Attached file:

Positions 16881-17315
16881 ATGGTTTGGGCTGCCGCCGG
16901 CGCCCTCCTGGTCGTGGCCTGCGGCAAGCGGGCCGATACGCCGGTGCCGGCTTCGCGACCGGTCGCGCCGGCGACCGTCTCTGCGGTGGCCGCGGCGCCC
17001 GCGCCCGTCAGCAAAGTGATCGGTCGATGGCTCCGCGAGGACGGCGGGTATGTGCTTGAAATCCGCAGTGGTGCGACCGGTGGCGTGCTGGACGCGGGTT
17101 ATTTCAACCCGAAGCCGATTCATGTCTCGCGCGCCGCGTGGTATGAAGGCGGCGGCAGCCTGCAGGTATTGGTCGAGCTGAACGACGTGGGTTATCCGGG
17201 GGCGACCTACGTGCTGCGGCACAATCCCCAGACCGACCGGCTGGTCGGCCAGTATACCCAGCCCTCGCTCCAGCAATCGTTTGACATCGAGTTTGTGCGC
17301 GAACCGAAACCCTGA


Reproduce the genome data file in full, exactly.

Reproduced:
Positions 16881-17315
16881 ATGGTTTGGGCTGCCGCCGG
16901 CGCCCTCCTGGTCGTGGCCTGCGGCAAGCGGGCCGATACGCCGGTGCCGGCTTCGCGACCGGTCGCGCCGGCGACCGTCTCTGCGGTGGCCGCGGCGCCC
17001 GCGCCCGTCAGCAAAGTGATCGGTCGATGGCTCCGCGAGGACGGCGGGTATGTGCTTGAAATCCGCAGTGGTGCGACCGGTGGCGTGCTGGACGCGGGTT
17101 ATTTCAACCCGAAGCCGATTCATGTCTCGCGCGCCGCGTGGTATGAAGGCGGCGGCAGCCTGCAGGTATTGGTCGAGCTGAACGACGTGGGTTATCCGGG
17201 GGCGACCTACGTGCTGCGGCACAATCCCCAGACCGACCGGCTGGTCGGCCAGTATACCCAGCCCTCGCTCCAGCAATCGTTTGACATCGAGTTTGTGCGC
17301 GAACCGAAACCCTGA